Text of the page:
Skagafjörður is a wide fjord, maybe even a bay, in Northwest Iceland (not the Westfjords) which is home to the large town of Sauðárkrókur and some lovely natural surroundings.
Another great thing about Skagafjörður is that it’s a little bit off the beaten track. Because, despite the presence of Sauðár- krókur, the Route 1 highway does not pass through. Or, more accurately, it only passes through very briefly and you could easily miss it.
Skagafjörður is a fertile farming region and particularly famous for its horses. Apparently, it is even the only part of Iceland where horses outnumber people. For the record, sheep outnumber people in Iceland as a whole. Just so you know.
The people of Skagafjörður are known for being open and eccentric, in a nice kind of way. The tiny town of Varmahlíð – which Route 1 actually does pass through – is the base of North Iceland white water rafting on the East Glacial River. This is one of the top spots for rafting in all of Iceland.
Sauðárkrókur has over 2,500 people, which makes it the second biggest town in the north, after Akureyri. Icelanders generally find it hilarious to translate the name of the town directly as Sheep River Hook. Weird, right?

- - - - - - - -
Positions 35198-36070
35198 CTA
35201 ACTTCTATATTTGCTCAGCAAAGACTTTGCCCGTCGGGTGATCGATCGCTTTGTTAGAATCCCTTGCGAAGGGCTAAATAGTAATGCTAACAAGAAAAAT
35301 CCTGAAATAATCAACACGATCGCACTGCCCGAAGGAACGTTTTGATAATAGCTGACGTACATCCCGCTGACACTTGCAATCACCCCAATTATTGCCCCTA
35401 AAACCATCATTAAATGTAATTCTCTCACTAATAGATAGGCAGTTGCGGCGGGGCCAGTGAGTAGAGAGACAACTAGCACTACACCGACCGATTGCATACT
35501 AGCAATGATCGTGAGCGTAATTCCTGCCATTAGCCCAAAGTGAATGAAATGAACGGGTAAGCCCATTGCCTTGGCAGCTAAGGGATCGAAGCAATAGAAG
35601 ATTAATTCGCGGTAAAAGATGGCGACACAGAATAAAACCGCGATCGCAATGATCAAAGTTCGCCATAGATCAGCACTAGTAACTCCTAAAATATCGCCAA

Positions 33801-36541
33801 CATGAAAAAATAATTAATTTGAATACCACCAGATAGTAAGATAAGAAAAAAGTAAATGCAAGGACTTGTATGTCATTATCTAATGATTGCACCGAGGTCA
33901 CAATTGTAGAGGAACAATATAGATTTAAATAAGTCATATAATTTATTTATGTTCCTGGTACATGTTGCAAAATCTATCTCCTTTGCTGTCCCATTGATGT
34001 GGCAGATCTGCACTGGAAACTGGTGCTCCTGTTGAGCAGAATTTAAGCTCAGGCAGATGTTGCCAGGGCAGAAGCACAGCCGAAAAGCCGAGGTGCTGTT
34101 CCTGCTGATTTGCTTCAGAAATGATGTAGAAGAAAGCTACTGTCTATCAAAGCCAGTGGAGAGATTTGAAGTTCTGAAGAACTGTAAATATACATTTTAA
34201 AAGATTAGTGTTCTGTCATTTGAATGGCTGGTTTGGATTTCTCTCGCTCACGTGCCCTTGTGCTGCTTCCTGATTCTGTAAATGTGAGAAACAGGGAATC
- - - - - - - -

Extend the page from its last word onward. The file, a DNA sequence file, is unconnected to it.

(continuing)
The town is pleasant, modern and open with a few good attractions including a museum and a surprisingly interesting rock exhibition. In the winter there is a well-liked ski area by Sauðárkrókur and plenty of hiking opportun- ities. There are also a couple of islands in the fjord and boats in the harbour you may be able to get there on.
Skagafjörður is home to Glaumbær farm, a beautiful old fashioned agricultural centre, now open air museum – and one of the cutest opportunities to take quaint oldy-worldy photos anywhere in the country.
The Icelandic Emigration Centre is in the Skagafjörður region and you will find it in the town of Hofsós, which is a pleasant village of 200 people which has recently been remodelling itself to better cater to tourists. This means, among other things, that the place is well-maintained.
Skagafjörður is roughly a hundred kilometres from Akureyri and 300 kilometres from Reykjavík. There is an airport in Sauðárkrókur which is not used for scheduled flights. Akureyri, on the other hand, has lots of scheduled flights and there are plenty of coaches. And even city buses along Route 1.
Peter, Mars 2015